AU researcher receives award for particle therapy research
Physicist Toke Printz Ringbæk has just received the German Christoph-Schmelzer award for the development of a new radiation filter which can be used in connection with particle therapy in the treatment of cancer patients.
About half of all cancer patients receive conventional radiation therapy. With this treatment it is difficult to avoid radiation striking healthy tissue. However, particle therapy provides an alternative treatment method in which irradiation is carried out with ions which strike the tumour more precisely and are therefore better at protecting the healthy tissue compared to conventional radiation therapy.
In his Master’s thesis, Toke Printz Ringbæk studied a ripple filter for particle therapy that reduces the radiation delivery time and optimises the treatment of the tumour. This is the research for which he has been honoured with the Christoph-Schmelzer award.
"Receiving the Christoph-Schmelzer award is a great recognition. This is an award that is highly recognised in our research environment and it will therefore also increase awareness of this new ripple filter design and its clinical benefits within this very research environment," says Toke Printz Ringbæk.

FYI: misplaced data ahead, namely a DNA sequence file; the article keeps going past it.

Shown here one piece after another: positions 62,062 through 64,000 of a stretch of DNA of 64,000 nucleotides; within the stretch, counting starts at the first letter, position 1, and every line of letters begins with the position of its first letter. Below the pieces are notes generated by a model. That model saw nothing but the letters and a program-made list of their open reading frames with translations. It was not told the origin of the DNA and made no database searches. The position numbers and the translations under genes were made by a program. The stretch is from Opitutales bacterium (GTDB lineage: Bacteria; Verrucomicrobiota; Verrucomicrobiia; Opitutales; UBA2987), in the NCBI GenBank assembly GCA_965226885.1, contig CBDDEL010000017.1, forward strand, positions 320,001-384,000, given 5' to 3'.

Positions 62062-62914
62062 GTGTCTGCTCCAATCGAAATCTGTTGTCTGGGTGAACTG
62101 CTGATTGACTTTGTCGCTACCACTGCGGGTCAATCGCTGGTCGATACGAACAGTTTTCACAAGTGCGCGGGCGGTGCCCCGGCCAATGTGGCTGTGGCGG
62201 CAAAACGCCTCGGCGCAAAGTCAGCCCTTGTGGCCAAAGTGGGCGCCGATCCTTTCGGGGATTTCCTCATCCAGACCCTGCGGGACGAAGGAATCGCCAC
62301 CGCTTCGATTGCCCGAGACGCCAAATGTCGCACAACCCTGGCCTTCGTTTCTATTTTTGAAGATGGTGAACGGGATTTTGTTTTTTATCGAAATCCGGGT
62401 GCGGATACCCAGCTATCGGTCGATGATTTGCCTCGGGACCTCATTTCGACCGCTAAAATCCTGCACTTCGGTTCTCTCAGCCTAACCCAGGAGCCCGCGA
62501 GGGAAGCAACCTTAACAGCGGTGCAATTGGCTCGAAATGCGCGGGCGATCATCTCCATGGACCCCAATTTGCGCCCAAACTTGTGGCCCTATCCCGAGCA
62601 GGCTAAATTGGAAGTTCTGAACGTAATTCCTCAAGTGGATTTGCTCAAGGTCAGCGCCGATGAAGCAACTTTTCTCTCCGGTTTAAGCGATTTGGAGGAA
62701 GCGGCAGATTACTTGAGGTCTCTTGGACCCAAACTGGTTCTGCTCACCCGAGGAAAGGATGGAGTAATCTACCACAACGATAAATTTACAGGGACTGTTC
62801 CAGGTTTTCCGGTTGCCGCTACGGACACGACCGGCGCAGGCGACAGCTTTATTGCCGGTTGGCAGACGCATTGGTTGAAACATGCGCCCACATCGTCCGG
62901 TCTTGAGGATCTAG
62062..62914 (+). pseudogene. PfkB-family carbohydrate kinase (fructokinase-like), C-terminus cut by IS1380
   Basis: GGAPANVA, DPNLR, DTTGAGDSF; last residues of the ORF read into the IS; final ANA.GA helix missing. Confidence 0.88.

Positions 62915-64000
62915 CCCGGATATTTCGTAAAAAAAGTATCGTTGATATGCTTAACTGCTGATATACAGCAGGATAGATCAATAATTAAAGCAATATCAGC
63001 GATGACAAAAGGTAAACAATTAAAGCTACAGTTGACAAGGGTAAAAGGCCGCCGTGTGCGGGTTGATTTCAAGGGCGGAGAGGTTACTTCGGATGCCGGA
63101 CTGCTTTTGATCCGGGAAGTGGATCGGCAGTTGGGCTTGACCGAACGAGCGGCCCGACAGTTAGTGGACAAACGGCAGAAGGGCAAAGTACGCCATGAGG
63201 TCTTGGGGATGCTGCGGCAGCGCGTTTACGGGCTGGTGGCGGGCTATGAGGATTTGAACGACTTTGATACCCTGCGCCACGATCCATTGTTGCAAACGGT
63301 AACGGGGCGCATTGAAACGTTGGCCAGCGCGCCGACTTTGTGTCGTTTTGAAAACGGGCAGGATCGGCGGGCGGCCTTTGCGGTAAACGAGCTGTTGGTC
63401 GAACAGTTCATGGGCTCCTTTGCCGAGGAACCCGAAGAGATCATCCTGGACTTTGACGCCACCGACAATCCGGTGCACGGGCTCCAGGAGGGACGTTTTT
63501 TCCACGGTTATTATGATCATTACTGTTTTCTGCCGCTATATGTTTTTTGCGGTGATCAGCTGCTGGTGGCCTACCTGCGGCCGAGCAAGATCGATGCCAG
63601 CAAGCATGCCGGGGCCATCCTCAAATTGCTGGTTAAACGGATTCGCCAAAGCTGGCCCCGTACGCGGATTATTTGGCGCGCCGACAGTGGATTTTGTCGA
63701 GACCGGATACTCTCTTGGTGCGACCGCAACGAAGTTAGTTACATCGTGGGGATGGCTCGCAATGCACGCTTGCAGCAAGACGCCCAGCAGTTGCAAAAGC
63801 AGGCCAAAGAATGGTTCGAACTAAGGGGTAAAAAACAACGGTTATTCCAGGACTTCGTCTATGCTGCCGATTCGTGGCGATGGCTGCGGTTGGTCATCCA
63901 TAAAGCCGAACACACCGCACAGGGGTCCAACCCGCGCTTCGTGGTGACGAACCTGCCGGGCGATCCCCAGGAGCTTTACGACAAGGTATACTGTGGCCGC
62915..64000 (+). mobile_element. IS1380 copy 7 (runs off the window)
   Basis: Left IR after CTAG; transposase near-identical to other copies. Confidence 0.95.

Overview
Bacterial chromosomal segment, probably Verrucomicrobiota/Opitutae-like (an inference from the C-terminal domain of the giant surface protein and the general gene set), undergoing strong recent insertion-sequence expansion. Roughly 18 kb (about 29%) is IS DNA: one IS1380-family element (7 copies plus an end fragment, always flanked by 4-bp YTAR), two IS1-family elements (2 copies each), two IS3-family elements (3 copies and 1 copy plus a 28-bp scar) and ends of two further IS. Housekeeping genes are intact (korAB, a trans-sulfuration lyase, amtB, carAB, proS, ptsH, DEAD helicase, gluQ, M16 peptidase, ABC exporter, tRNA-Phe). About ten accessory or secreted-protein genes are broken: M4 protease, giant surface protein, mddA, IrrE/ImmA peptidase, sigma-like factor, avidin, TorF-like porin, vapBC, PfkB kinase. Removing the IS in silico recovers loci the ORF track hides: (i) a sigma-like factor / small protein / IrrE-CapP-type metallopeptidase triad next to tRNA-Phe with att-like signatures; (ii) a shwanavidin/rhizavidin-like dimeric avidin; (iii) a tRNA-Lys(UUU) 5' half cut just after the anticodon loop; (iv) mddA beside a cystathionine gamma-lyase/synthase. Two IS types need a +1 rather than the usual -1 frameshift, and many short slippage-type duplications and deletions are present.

Toke Printz Ringbæk is employed at the Technische Hochschule Mittelhessen - University of Applied Sciences in Friedberg, Germany, and is affiliated with the Aarhus Particle Therapy Group, which is a collaboration between the Department of Physics and Astronomy and Aarhus University Hospital. His research field is medical physics.
The radiation covers the tumour faster
A ripple filter reduces the number of energy shifts from the particle accelerator that are required to cover a given cancer tumour. When the number of energy shifts is reduced, the radiation time is also reduced.
It takes about two minutes to irradiate a tumour the size of an apple using an older ripple filter and almost six minutes without any filter. With the new filter it is possible to irradiate the tumour with the same quality of treatment in less than a minute.
"The fact that the radiation can cover the tumour more quickly will be an advantage for all treatments, but it is especially important in the treatment of cancerous tumours located in or around moving organs. Here the tumour is in motion during the treatment, which can make it more difficult to strike it precisely. By reducing the radiation delivery time we also reduce the time in which the tumour can itself move."
The award ceremony took place on 20 November at GSI in Darmstadt, Germany. The annual award is made by the Association for Advances in Tumour Treatment with Heavy Ions and it is awarded for Master's thesis and PhD dissertations within the field of 'tumour treatment with ion radiation’.